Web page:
Nigeria, UK education partnership is about inclusiveness – British delegation

The British Council delegation to Nigeria on Transnational Education (TNE) has said the partnership it is seeking to solidify in Nigeria is aimed at providing quality international UK curriculum education to citizens seeking to travel abroad to study in the country.

UK Government’s Education Champion and head of the delegation, Professor Sir Steve Smith, stated this in Abuja, when the Global CEO British Council, Scott McDonald and the UK Government Higher Education delegation paid a courtesy visit to some British Council Partner Schools running the Cambridge curriculum.

The delegation heard from a panel of head teachers from 5 partner schools, including the Centagon School; Premier International School; Zamani College; The Regent Secondary School and Doveland School, and hosted by Premier International School in Wuse II, Abuja.

Smith stated that the desire of the group was to attain a first-hand view of the situation on ground, while he advocated for more of the inclusive school model. He stated the need to understand the progress of students following the impact of the pandemic.

”What we are trying to ensure is to establish a partnership with Nigeria schools and universities, and bring into Nigeria a way of teaching by providing a curriculum that allows the best teaching in the world to happen here in Nigeria without using the cost structure that makes people travel abroad.

”So it is about inclusiveness and about making sure everyone in the country have access to outstanding education thereby solving the problem of access to education because without education it is difficult to move on in life,” he stated.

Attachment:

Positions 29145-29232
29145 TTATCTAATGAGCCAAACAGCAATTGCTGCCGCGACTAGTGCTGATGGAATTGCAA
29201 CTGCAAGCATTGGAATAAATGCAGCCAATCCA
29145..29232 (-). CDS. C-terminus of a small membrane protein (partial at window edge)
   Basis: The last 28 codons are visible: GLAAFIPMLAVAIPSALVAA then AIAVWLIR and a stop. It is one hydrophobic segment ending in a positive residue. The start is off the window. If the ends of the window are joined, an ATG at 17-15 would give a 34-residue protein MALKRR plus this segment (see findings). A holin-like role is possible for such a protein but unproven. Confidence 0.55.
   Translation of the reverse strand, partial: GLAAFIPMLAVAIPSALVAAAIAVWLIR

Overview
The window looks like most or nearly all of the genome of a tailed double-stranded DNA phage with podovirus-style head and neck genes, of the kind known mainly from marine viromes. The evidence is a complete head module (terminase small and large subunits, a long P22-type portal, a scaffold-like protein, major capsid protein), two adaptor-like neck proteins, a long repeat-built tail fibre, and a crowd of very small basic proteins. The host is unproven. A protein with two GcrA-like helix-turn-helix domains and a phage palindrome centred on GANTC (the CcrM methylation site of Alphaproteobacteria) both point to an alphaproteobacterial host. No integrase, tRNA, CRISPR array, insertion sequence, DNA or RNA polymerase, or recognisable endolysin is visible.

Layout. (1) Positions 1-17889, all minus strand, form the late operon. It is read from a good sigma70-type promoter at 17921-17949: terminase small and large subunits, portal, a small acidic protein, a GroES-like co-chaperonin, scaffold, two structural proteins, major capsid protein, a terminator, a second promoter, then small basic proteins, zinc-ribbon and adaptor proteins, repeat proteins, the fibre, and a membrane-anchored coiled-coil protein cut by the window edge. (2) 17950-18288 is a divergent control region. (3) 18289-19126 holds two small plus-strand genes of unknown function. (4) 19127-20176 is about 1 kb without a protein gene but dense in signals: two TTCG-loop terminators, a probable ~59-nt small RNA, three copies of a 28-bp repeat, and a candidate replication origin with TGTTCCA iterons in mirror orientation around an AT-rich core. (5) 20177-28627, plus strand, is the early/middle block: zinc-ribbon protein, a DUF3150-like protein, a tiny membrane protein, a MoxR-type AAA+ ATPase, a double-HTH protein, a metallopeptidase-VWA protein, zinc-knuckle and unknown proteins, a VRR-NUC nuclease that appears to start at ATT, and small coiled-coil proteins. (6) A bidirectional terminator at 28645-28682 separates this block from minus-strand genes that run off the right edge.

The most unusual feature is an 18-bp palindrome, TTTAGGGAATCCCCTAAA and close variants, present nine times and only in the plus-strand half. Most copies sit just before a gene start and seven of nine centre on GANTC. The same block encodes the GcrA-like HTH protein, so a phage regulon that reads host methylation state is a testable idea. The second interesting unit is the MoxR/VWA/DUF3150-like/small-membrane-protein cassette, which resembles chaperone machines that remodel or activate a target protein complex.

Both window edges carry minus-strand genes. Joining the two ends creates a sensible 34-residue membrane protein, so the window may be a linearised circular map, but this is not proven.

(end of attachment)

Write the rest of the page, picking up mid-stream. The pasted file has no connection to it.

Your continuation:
Earlier, Global CEO of the British Council, Scott McDonald, stated that there are currently 2000 partner schools around the world who are part of a global community benefiting positively from sharing and providing knowledge based on best practice.

Meanwhile, the director of Examinations at the British Council Nigeria, Marniee Nottingham, said students in British Council Partner Schools in Abuja running the Cambridge curriculum are performing excellently well and scoring top globally.

She noted the challenges that limit the delivery of the curriculum, how the schools use digital technology to help with learning and how the curriculum is beneficial to preparing students for the outside world and the impact of the COVID- 19 pandemic on learning.

She also listed other key areas she intends to focus on to include the implementation of the ‘E3’ – Education, Employment and Empowerment; sports, entertainment and culture as a vehicle to create jobs and recreations for the youth; and the rehabilitation of dilapidated social and physical structures as well as institutions in the 2 LGAs.

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